Friday, 15 July 2016

Another hatchet job on Citizen's income

From the BBC:

Why are so many on the left now arguing that the state should pay everyone a universal basic income?

Imagine this. You can sit back, relax, turn on the telly, put your feet up. And the government will pay you for it without any of that tedious job-seeking and signing on business.

It sounds like a fantasy. But it's an only slightly exaggerated version of the big idea animating many on the left of British politics, and which has just been adopted by Unite, the country's biggest trade union...

It's not a "slightly exaggerated version" it is a crass misrepresentation. No serious proponent would set the CI rate at anything much higher than current unemployment benefit (i.e. £ not much per week).

We know that most people are prepared to waive their dole money in exchange for a wage and some people on the dole decide that the extra they could earn is not worth the hassle. With a CI, those in work would continue working, and some of those currently on the dole would start working as they would not be penalised by losing their dole money. For the no-hopers, not much changes. Simples.

And there are other objections. Labour MP Jon Cruddas sees the embrace of universal basic income as "absolutely deadly" for his party.

"Part of the thing about the basic income is that it assumes that the working class will disappear, right?" he asks. "Now if you disrespect them to that degree, is it any wonder that they'll go walkabout?"

Mr Cruddas warns that a left-wing embrace of the policy would constitute an electoral gift to UKIP, dismissing it as "a form of futurology which owes more to Arthur C Clarke than it does to Karl Marx".

"It imports a sort of passive citizenship with no sense of contribution. It doesn't contest the sphere of production, and it just retreats into a hyper-consumption."

None of that makes any sense, it's just Westminster bubble-speak. Nobody "assumes that the working class will disappear". And WTF does "contest the sphere of production" or "retreat into hyper-consumption" mean? A small weekly payment towards the cost of basic essentials for the lowest paid and a modest tax rebate for those in work is hardly fuelling "hyper-consumption"... right?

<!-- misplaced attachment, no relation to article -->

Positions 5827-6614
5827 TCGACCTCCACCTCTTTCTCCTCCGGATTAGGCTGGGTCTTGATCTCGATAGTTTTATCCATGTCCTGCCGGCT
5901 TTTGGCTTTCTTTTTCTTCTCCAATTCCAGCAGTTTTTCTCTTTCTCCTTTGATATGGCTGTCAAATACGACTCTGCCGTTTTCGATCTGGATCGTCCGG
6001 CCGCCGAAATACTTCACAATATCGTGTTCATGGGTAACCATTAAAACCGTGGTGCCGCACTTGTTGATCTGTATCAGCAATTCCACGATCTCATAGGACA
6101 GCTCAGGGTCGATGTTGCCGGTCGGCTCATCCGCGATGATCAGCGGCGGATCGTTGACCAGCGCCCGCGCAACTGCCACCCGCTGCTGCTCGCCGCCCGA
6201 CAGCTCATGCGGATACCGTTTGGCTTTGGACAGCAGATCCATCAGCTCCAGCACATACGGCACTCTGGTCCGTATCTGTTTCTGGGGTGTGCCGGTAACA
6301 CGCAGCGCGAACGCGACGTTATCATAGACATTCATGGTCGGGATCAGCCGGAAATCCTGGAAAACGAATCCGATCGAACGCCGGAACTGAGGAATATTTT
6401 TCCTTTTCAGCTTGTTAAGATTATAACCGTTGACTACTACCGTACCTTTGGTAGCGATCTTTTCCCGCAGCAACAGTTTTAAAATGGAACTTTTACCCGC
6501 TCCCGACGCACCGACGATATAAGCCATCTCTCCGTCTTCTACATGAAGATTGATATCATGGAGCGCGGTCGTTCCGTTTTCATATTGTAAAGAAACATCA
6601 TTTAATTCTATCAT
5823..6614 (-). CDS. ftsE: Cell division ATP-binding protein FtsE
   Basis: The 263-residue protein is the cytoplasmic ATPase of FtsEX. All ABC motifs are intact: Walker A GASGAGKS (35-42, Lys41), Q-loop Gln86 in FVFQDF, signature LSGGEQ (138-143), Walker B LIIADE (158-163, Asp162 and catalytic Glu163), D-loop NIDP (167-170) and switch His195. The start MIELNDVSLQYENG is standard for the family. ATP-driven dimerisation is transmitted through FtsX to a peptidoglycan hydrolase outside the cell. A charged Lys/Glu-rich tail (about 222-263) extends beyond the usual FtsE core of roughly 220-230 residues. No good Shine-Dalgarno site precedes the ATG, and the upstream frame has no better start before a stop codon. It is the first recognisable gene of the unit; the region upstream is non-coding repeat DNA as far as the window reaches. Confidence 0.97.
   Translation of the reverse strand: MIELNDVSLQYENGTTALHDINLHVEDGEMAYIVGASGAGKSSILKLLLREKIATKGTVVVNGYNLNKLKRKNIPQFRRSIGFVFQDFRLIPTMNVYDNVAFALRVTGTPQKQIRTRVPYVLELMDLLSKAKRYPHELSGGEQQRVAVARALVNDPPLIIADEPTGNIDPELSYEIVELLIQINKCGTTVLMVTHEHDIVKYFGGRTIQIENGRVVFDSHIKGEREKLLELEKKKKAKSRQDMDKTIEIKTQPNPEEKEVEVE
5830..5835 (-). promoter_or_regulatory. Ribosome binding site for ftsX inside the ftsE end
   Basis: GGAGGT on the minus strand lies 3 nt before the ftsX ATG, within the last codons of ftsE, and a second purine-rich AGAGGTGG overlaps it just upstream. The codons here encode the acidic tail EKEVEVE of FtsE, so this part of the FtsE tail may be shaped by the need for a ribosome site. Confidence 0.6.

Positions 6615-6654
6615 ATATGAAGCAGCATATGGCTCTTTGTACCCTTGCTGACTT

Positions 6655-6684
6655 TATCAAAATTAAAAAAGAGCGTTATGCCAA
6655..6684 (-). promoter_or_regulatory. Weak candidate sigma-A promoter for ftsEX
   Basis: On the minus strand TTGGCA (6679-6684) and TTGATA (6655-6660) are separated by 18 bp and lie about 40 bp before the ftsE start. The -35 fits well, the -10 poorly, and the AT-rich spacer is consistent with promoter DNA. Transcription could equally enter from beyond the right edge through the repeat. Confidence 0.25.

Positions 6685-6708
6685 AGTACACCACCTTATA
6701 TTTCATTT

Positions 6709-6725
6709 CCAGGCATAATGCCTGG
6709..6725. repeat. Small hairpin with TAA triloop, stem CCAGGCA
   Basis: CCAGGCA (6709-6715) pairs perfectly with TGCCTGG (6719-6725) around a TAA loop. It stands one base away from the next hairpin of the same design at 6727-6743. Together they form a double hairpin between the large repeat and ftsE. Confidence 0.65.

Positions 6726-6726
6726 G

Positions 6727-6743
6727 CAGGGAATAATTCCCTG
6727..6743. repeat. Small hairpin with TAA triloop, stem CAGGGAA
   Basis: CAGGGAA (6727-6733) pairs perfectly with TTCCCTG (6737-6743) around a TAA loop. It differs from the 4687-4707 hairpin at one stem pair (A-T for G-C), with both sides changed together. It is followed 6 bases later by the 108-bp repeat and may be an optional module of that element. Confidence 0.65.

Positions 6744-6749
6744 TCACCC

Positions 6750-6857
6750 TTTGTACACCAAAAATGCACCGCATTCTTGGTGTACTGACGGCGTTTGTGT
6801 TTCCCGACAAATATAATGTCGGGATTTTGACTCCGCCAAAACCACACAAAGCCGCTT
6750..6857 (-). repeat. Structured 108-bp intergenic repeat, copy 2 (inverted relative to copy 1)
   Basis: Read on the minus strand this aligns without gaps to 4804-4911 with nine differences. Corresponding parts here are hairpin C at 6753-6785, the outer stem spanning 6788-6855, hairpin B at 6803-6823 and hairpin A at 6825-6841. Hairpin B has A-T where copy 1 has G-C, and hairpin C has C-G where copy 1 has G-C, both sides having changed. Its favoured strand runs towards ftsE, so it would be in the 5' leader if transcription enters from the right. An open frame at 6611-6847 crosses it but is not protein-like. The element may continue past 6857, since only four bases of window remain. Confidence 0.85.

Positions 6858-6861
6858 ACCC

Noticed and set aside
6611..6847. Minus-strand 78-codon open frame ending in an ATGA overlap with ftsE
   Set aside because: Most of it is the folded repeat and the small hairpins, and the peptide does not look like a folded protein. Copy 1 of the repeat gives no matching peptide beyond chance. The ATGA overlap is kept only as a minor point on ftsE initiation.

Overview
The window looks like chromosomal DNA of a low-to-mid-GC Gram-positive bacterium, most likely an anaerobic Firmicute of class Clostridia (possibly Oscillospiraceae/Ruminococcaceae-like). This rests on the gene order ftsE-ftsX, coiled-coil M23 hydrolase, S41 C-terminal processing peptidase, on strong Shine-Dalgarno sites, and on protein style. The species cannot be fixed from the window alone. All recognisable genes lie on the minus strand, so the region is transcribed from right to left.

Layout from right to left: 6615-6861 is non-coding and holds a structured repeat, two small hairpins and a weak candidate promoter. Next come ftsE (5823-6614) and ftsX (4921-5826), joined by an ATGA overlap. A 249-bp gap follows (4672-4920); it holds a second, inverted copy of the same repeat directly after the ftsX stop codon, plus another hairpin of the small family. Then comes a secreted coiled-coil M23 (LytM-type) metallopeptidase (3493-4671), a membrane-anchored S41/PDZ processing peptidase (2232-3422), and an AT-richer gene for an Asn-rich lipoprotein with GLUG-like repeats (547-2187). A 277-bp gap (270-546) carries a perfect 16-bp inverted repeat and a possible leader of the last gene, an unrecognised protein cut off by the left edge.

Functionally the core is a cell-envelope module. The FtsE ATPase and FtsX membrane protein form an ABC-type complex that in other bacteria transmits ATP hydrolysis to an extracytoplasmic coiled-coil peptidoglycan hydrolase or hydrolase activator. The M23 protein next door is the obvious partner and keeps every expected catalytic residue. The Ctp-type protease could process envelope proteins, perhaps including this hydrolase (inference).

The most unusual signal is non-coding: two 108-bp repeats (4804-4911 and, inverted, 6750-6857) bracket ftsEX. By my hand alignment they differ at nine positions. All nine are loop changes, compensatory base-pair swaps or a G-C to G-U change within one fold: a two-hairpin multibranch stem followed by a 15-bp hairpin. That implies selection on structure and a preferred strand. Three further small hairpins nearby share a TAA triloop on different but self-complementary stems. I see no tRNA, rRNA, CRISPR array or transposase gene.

And the CI idea was in UKIP's 2010 manifesto, I know because I wrote it myself and even did a ten minute speech at a UKIP conference which was received far more warmly than I would have expected. I bet it disappeared long ago though.


Mark In Mayenne said...

Personally I think that CI is a good idea, defensible on many levels.

Antisthenes said...

One day it will indeed be necessary for everyone to have a guaranteed income if like me you believe that at some future point robots and AI will provide all the goods and service that humans need without human intervention. So Luddites do no despair technology may do you out of a job but it will make you as rich as Croesus.

Lola said...

A. Well yes. Precisely. It'd be a form of reverse LVT as we all benefit from the investment made that permits us all to do bugger all.

Bayard said...

I call this sort of argument "greener than it's wide" (Google "greener than it's wide" to see why). Basically it consists of taking a statement, then saying that statement assumes another statement, then disproving the second statement without demonstrating how the two statements have to be linked beyond the bald assertion that they are.

Mike W said...

"Part of the thing about the basic income is that it assumes that the working class will disappear, right?" he asks. "Now if you disrespect them to that degree, is it any wonder that they'll go walkabout?"

Well Mr Crudass,
Let us know about your contribution to the 'Underclass' debate and then wonder where they all went under your/Brown's watch.

Perhaps citizens, backed by an modest income, would feel able to participate in the civic life of their cities, change politics and campaign in a manner hitherto only the privilege of the secure wealthy.
The poverty of his imagination stuns me.

Derek said...

I have been answering these attacks with the point that if CI is such a Bad Thing then its attackers must think that its reverse, a poll tax, would be a Good Thing.

Mark Wadsworth said...

MIM, ta.

A, I am not sure that day will ever arrive or whether it is a justification for a CI (or any other form of welfare).

L, yes.

B, I'll remember that one.

MW, agreed.

D, excellent point, but there are a few miserable sods who still think the Poll Tax is a good idea.